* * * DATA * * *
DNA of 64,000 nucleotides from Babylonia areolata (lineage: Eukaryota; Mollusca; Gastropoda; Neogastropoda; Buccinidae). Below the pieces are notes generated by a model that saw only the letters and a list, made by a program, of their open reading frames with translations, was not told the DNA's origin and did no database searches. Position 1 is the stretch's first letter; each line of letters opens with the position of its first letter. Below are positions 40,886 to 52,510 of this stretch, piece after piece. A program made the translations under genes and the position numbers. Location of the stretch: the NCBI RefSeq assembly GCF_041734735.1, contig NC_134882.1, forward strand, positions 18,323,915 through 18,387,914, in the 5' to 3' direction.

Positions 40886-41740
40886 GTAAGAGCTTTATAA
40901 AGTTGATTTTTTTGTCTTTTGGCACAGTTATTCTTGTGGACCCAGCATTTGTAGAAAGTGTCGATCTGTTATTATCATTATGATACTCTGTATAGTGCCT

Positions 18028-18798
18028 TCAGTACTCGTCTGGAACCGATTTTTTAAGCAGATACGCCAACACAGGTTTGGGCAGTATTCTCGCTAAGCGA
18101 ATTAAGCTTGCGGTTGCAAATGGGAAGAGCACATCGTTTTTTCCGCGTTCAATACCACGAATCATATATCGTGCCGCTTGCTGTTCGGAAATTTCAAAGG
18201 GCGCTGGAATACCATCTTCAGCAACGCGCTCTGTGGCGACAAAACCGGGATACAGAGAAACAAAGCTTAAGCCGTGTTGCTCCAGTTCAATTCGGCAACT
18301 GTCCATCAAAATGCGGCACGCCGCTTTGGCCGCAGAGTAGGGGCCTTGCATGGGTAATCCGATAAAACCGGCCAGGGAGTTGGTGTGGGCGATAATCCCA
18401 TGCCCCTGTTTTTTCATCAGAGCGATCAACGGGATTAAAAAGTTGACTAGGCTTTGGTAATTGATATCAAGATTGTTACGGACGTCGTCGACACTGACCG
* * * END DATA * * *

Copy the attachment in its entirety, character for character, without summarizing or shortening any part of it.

DNA of 64,000 nucleotides from Babylonia areolata (lineage: Eukaryota; Mollusca; Gastropoda; Neogastropoda; Buccinidae). Below the pieces are notes generated by a model that saw only the letters and a list, made by a program, of their open reading frames with translations, was not told the DNA's origin and did no database searches. Position 1 is the stretch's first letter; each line of letters opens with the position of its first letter. Below are positions 40,886 to 52,510 of this stretch, piece after piece. A program made the translations under genes and the position numbers. Location of the stretch: the NCBI RefSeq assembly GCF_041734735.1, contig NC_134882.1, forward strand, positions 18,323,915 through 18,387,914, in the 5' to 3' direction.

Positions 40886-41740
40886 GTAAGAGCTTTATAA
40901 AGTTGATTTTTTTGTCTTTTGGCACAGTTATTCTTGTGGACCCAGCATTTGTAGAAAGTGTCGATCTGTTATTATCATTATGATACTCTGTATAGTGCCT

Positions 18028-18798
18028 TCAGTACTCGTCTGGAACCGATTTTTTAAGCAGATACGCCAACACAGGTTTGGGCAGTATTCTCGCTAAGCGA
18101 ATTAAGCTTGCGGTTGCAAATGGGAAGAGCACATCGTTTTTTCCGCGTTCAATACCACGAATCATATATCGTGCCGCTTGCTGTTCGGAAATTTCAAAGG
18201 GCGCTGGAATACCATCTTCAGCAACGCGCTCTGTGGCGACAAAACCGGGATACAGAGAAACAAAGCTTAAGCCGTGTTGCTCCAGTTCAATTCGGCAACT
18301 GTCCATCAAAATGCGGCACGCCGCTTTGGCCGCAGAGTAGGGGCCTTGCATGGGTAATCCGATAAAACCGGCCAGGGAGTTGGTGTGGGCGATAATCCCA
18401 TGCCCCTGTTTTTTCATCAGAGCGATCAACGGGATTAAAAAGTTGACTAGGCTTTGGTAATTGATATCAAGATTGTTACGGACGTCGTCGACACTGACCG